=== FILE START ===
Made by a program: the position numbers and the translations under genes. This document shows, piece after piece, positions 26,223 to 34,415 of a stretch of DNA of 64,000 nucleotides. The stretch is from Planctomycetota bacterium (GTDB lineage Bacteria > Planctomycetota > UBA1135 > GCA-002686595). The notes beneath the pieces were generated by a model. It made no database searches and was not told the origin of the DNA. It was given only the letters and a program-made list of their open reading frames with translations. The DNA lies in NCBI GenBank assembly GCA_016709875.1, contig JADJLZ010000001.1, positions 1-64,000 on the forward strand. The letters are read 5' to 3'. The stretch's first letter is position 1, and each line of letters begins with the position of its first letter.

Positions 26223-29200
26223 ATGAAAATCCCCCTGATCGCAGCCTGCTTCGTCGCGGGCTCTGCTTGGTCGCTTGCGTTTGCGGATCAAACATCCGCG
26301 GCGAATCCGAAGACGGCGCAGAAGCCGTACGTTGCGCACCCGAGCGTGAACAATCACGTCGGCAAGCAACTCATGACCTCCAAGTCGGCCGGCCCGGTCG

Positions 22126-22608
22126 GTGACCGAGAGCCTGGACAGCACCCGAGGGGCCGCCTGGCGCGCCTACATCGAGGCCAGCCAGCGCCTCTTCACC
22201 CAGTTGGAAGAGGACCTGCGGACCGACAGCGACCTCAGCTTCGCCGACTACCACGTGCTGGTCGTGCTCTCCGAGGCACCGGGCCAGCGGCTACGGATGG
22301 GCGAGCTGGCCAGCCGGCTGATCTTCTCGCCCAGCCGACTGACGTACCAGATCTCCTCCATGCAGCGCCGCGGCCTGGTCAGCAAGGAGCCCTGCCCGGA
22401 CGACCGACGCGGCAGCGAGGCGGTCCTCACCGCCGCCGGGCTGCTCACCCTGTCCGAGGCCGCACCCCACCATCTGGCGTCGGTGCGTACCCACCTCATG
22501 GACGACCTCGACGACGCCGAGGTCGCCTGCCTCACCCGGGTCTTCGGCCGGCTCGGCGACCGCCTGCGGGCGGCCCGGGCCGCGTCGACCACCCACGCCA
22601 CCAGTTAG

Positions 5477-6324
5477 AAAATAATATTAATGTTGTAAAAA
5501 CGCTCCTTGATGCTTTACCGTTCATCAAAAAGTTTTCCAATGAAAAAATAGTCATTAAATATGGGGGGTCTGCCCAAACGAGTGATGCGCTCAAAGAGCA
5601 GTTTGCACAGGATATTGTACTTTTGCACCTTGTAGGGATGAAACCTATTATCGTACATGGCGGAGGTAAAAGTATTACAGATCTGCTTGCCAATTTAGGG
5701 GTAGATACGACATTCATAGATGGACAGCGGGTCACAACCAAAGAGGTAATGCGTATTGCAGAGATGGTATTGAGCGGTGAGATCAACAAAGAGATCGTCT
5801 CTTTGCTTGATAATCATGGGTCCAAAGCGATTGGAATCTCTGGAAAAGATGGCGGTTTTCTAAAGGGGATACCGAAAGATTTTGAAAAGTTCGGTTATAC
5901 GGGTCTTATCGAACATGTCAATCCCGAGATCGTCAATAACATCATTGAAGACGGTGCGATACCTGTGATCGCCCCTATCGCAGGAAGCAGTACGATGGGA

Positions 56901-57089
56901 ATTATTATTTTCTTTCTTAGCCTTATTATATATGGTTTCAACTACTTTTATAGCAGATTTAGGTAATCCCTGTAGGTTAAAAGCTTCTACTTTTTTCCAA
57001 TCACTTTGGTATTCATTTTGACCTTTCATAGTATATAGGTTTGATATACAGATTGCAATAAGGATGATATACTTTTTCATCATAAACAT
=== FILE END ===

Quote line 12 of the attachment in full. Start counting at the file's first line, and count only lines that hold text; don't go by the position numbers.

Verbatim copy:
Positions 5477-6324